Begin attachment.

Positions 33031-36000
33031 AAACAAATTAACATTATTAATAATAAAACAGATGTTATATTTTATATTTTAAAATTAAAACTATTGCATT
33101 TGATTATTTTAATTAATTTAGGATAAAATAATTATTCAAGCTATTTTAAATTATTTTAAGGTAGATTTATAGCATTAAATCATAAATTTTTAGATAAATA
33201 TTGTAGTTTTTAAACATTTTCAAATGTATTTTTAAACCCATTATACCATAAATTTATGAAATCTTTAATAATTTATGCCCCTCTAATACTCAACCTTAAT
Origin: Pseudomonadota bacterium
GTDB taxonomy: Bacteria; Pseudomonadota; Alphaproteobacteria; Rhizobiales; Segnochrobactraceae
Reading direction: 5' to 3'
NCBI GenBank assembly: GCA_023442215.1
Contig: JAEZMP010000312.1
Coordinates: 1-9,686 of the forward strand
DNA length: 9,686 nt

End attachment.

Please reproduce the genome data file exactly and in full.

Positions 33031-36000
33031 AAACAAATTAACATTATTAATAATAAAACAGATGTTATATTTTATATTTTAAAATTAAAACTATTGCATT
33101 TGATTATTTTAATTAATTTAGGATAAAATAATTATTCAAGCTATTTTAAATTATTTTAAGGTAGATTTATAGCATTAAATCATAAATTTTTAGATAAATA
33201 TTGTAGTTTTTAAACATTTTCAAATGTATTTTTAAACCCATTATACCATAAATTTATGAAATCTTTAATAATTTATGCCCCTCTAATACTCAACCTTAAT
Origin: Pseudomonadota bacterium
GTDB taxonomy: Bacteria; Pseudomonadota; Alphaproteobacteria; Rhizobiales; Segnochrobactraceae
Reading direction: 5' to 3'
NCBI GenBank assembly: GCA_023442215.1
Contig: JAEZMP010000312.1
Coordinates: 1-9,686 of the forward strand
DNA length: 9,686 nt